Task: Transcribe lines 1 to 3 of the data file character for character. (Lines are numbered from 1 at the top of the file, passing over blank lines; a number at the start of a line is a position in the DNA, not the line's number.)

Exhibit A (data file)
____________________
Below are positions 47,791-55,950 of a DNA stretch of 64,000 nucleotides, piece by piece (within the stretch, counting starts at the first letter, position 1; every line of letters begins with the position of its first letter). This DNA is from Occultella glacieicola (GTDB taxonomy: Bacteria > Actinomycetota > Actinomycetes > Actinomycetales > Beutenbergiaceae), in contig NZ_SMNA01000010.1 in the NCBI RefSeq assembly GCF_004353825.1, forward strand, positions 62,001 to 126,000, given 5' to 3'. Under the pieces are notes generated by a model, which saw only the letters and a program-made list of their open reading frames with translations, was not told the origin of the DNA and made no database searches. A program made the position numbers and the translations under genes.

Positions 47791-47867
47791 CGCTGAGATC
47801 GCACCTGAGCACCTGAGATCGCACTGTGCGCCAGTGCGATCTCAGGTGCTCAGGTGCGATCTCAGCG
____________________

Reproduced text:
Below are positions 47,791-55,950 of a DNA stretch of 64,000 nucleotides, piece by piece (within the stretch, counting starts at the first letter, position 1; every line of letters begins with the position of its first letter). This DNA is from Occultella glacieicola (GTDB taxonomy: Bacteria > Actinomycetota > Actinomycetes > Actinomycetales > Beutenbergiaceae), in contig NZ_SMNA01000010.1 in the NCBI RefSeq assembly GCF_004353825.1, forward strand, positions 62,001 to 126,000, given 5' to 3'. Under the pieces are notes generated by a model, which saw only the letters and a program-made list of their open reading frames with translations, was not told the origin of the DNA and made no database searches. A program made the position numbers and the translations under genes.

Positions 47791-47867
47791 CGCTGAGATC